Simmons & Co - These guys don't really have a brand name at all outside of energy, but they have been absolutely killing it recently and are very well respected in the industry. Historically they have been known for doing a lot of smaller OFS deals, but they've advised on some very big ones recently (See KKR/Gardner Denver and GE/Lufkin). Placement is lights out, with analysts regularly placing into the biggest energy PE shops. I've heard of analysts going to places like Citadel and KKR as well. Hours are much better than the other banks in Houston as well, with most analysts out of the office by 11ish (or earlier) and rarely working weekends. One thing to note is that they only gave 3/5 SA offers this year when historically they've had a 100% offer rate. Not sure if it's a fluke or there were other factors involved, but it's something to keep in mind.

Citi - By far the strongest deal flow in Houston and way up there on the league tables. Especially strong in midstream with the $5bn RGP/PVR deal among several others. The main problem with them is that they have a TON of analysts, twelve in each class as well as several third years. Their sheer size makes placement difficult just because there are so many people. The best analysts can get into KKR, TPG etc., but it's a lot harder for the other 9 people. I've heard sketchy things about the culture as well and the hours are brutal.

Tier 2

Goldman Sachs - They've been up there in the league tables this year and the analysts have had good exits despite their recruiting policy. An issue for them is the split of execution between NY and Houston (all the major BBs split it to an extent, but I've heard that GS does it the most) but that's something you'd want to ask when you're recruiting. Hours are on the rough side and the impression of their culture I got was "douchy", but that's based on limited interaction.

Morgan Stanley - Had a tough couple of years with the head of their group leaving for UBS, but seem to be doing better now with a couple of big deals recently. Like GS, they handle a lot of their energy work out of NY, but I think it's split more toward Houston in their case. Most of their work seems to be Midstream and MLP related. Have heard good things about the culture and bad things about the hours (not exactly sure how that makes sense).

JP Morgan - Have done well the past couple of years, but I haven't seen them do much of anything this year (at least in terms of M&A). Analysts over the last couple years have gone to places like Quantum and Limerock and apparently they've sent a couple over the years to TPG and KKR. Culture is warm, but I got the impression of them being kind of... "weird" for lack of a better word.

BAML - Doing well this year, especially on the capital markets side. Have heard mixed things about the culture from people working there, but my impression of them was that they were pretty fun and fratty, but bordered on kind of douchey. Not sure about analyst exits.

Tier 3

Deutsche Bank - Chill group of guys, but I haven't seen them do anything in quite a while. Some of their senior guys appear to be well connected though and so their analysts have semi-decent placement.

RBC - The best of the Canadian banks in Houston, but don't have the recognition that the BBs or elite boutiques do. Especially strong in E&P.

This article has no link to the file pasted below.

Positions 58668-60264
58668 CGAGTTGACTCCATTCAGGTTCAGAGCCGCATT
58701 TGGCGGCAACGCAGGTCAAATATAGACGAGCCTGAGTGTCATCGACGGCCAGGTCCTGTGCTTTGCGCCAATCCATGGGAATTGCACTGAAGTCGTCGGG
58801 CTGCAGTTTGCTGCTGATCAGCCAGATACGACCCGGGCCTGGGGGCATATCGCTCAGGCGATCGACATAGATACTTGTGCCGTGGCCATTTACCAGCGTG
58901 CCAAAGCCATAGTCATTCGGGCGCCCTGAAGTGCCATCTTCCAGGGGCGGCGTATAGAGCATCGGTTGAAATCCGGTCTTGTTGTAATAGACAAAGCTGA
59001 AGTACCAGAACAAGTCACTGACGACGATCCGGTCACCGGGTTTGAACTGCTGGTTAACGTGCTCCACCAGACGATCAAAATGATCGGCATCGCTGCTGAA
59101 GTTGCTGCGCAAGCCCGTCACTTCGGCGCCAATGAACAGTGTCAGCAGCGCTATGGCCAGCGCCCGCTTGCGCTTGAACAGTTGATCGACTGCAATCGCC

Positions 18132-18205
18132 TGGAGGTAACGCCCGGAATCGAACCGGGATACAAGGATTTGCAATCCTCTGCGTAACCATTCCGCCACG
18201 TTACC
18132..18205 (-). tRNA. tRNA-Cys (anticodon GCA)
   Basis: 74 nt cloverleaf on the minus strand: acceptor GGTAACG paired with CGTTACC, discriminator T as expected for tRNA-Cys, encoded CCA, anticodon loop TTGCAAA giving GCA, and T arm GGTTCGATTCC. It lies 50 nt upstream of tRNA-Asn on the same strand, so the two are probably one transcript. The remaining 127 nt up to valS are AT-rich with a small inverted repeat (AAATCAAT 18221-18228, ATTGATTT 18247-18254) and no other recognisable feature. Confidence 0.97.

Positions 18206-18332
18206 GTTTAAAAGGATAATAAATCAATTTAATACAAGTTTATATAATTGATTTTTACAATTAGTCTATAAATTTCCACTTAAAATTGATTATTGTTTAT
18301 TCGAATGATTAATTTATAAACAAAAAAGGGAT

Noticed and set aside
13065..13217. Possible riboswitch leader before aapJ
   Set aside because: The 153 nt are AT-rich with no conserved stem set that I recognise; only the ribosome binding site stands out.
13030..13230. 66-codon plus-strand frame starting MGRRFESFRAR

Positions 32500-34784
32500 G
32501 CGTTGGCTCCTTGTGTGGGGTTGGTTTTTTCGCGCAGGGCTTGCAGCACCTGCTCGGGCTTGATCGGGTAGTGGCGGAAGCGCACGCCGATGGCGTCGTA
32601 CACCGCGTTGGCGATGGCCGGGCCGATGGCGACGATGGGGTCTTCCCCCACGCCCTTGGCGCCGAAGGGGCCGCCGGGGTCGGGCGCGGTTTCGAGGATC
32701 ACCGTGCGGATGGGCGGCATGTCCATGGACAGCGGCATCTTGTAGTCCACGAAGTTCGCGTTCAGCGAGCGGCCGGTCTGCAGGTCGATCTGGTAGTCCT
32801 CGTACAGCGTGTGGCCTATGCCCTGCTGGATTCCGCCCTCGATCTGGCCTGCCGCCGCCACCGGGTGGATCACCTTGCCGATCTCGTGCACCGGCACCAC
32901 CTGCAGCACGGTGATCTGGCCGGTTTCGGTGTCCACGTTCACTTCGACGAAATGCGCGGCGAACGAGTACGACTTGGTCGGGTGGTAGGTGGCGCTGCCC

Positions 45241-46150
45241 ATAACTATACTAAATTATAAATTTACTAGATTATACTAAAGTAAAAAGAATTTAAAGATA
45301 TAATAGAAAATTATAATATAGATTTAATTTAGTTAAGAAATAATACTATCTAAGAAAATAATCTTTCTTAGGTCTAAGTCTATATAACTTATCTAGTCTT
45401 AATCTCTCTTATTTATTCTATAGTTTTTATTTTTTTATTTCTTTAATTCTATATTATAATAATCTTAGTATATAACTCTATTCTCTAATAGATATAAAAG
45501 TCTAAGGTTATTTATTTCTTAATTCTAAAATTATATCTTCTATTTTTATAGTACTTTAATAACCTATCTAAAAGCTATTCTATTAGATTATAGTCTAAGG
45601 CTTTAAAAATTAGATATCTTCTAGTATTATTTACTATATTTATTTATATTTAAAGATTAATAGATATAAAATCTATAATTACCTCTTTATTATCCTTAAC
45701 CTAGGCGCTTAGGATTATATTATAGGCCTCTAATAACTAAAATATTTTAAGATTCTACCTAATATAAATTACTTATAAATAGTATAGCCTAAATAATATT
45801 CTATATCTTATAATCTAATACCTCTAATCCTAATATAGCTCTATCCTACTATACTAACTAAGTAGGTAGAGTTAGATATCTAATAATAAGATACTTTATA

UBS - Lost pretty much every productive member of their office to Citi a couple of years ago and have been a ghost of their former selves since. Things have gotten better since the poached some bankers from MS and Barclays, but things are still quiet from them. Very swanky offices though.

Well Fargo - Like RBC, they're strong in E&P, but just don't have the name recognition to place their analysts well. Obviously, since it's wells, focus more on capital markets than anything else.

BMO - Don't know much about this group, but the people I've met there seem to be pretty cool. There was a thread on here earlier about them - I would check that out for more info.

Other

Evercore - Have absolutely killed it since they started their Houston office and are currently #1 on the energy M&A league tables. Like MS, have heard good things about the culture and bad things about the hours (go figure). The only reason I don't have them ranked up in the top tier is that they haven't been around long enough to get any idea for placement. I've only seen their analysts at a couple of smaller shops, but I'm guessing that will change soon.

Tudor Pickering Holt & Co - Known for paying way above street (I think 1st year bonuses were 80-90k last year), although that shouldn't be your primary concern as analyst. They were killing it a few years ago, but they've slowed down somewhat recently. Apparently several of their analysts had megafund offers last year but chose to stay for third years.

Greenhill - Very small office (~10 people or fewer, total) with only one analyst per class. Only do a couple of big deals per year, but each analyst they have had has placed (Denham and First Reserve for the most recent two, not sure about anyone else). All of their analysts have come from the same fraternity at UT, so take that for what you will. Pretty good hours.

Jefferies - Absolutely brutal hours, probably the worst in Houston. They have historically been very strong, especially in E&P and have placed well (I believe they sent an analyst to KKR recently), but things have slowed down recently. Not sure about their future going forward.